West Esmeralda (Jun 12, 2011)

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west_esmeralda_coverConditions: day hike
Gear: ice axe, micro spikes
Map: USGS Mount Stuart
Area: Teanaway
Reference: 100 Hikes in Washington's Alpine Lakes
Stats: 9mi, 3542' gain (round trip)

I was ready for sometime a bit more challenging. It had been a while since I'd been our for a real snow scramble (long story). Jim was up for joining me on this trip. All I can say is...Thanks Jim! Jim suggested the trip. I'd been up East Esmeralda many years ago but with only a bit of snow at the very top. This time we were likely to find a good amount of snow on most of the route. The snow actually made the travel a lot easier. It did make for one tricky spot for me though...

We got an early start meeting in Bellevue early and back on the road heading east before 7am. We turned off Hwy970 and headed up the valley. The road was drivable to the DeRoux CG but beyond that...to the Ingalls Pass TH...it was snow covered. Just as we were getting ready to head up the trail, another car arrived with one occupant. We would see him later that day. That hiker let us know a Mountaineers group had been up Esmeralda the day before. Good...tracks to follow :) By 9am we wee on our way. It was a warm day already so it was shorts and t-shirt hiking weather.

Some flowers out near the trailhead (glacier lilies) but very soon the bare dirt turned to snow patches. It was more and more snow as we reached the junction with the DeRoux spur trail. That made following the trail a bit tricky. With a little bit of hunting around we could pick up and follow the trail. Lots of water flowing around all over the place. In some places the trail was a small creek. Lots of downed trees too. In the open area above the creek more flowers showed up (the typical early season glacier lilies, spring beauty, violets, etc). It was solid white snow higher up. Hoping to have good tracks from the day before we did somehow manage to lose them a few times only to pick them up again later. The warm temps were melting out the impressions when the tree cover thinned.

Jim had given me the heads up that one route stayed close to the summer trail but had a downside in that near the creek crossing there was a traverse across a steep hillside. No room for error here. A slip would mean a sliding fall into the creek down below. Another option was to stay to the left of the trail heading up crossing over an east rib of Pt 6260 higher up. It meant more gain but was overall safer. I was game for this. As we neared the point we had to decide the route, the tracks from the previous day were thankfully headed the route we wanted to go. Microspikes on and ice axes out, we headed up...up...up... The legs weren't so used to the steep snow and gain so progress was a bit slow but was manageable. What I didn't like is that the higher up we went, the thinner the snow got. Yuck! This was the steepest snow I'd been on since my double knee surgery and it was not pleasant. Jim was patient with me and coached me through the more difficult areas. They weren't really all that hard...but considering what I went through a year prior it was definitely nerve wracking for me! Once over the rib then it was time to lose some of that elevation to get back down to the creek. Nervous from the steepness going up I started getting a bit nervous and started to baulk. I yelled out to Jim..."tell me I'm being silly". He yelled back at me "you're being silly". It was easy. I knew that. But my mind was playing tricks on me. Jim once again coached me down the steepest of it (it wasn't really all that steep) and before we knew it, we were at the creek crossing.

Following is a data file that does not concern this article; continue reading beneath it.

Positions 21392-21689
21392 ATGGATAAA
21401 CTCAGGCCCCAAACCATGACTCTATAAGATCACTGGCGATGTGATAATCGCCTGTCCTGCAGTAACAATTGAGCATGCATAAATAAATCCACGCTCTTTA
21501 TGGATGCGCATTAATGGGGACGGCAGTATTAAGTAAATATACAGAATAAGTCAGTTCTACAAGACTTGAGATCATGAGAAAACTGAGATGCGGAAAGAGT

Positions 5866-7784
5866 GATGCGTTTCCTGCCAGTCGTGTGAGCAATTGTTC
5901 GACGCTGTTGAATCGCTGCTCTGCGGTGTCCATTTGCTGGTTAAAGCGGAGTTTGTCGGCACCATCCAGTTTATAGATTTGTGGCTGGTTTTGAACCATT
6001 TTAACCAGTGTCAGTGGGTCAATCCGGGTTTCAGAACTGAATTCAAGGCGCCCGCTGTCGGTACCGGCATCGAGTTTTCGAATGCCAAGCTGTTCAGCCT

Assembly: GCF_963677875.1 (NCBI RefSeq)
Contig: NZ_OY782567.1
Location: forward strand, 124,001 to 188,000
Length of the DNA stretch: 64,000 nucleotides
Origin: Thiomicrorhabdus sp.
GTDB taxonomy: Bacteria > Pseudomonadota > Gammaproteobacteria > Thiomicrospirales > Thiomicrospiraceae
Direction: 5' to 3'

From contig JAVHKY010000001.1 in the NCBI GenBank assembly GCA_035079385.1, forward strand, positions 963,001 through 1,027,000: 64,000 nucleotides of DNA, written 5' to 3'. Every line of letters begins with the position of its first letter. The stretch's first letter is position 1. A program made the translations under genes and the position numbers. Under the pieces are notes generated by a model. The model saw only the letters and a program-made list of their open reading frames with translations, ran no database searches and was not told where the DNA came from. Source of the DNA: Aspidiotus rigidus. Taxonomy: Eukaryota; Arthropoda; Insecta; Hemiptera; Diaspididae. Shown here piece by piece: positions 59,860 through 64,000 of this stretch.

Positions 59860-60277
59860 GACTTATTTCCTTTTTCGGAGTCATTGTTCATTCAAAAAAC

Jim poked around looking for a good place to cross. The snow was deep here. We needed easy access to the creek and we were hoping to find a place where the water wasn't too deep. Jim found a good spot...and excellent spot. We dropped out packs, pulled off the boot and then proceeded to wade the icy creek bare foot. Yes...it was quite cold but at least it was short! One the other side we dried off, put the boots back on, and then continued upward. Here we spotted the other hiker. He had stayed low and did the steep traverse. We followed the creek a short bit and then followed tracks headed straight uphill. We more or less were in the area of the summer trail. About 12:30pm we stopped for a short lunch break. The other hiker continued up setting a nice track for us to follow. We soon followed him and after a while caught up. He was quitting in one of the big basin areas below the summit. We continued. Jim kicked all the tracks through the upper basin traverse. It was steep but snow conditions were good. We reached yet another upper basin and yet another even steeper climb on snow to the summit. It was warm...hot actually. It was taking it's toll on both of us. I was glad to have brought plenty of water.

It was late by the time we reached the top (after 2pm) but this was summer, the days were long, we knew the route down would take less time than going up. We met up with yet another hiker just need the summit. He'd taken a much more direct route up so we never saw him down lower.

On the way down Jim led. Jim stopped and dropped at the top of an upper glissade run. I watched Jim head down. I wasn't comfortable enough yet to glissade so I plunge stepped (slowly) downhill. We did a slight variation on the route back down to the creek.  Back over the creek (barefoot), a steep uphill climb back to the top of the rib, a yucky route down the steep open slope with thin snow, and then finally back to more gentle terrain. From here, it was and easy hike back to the car.
West Esmeralda Slideshow

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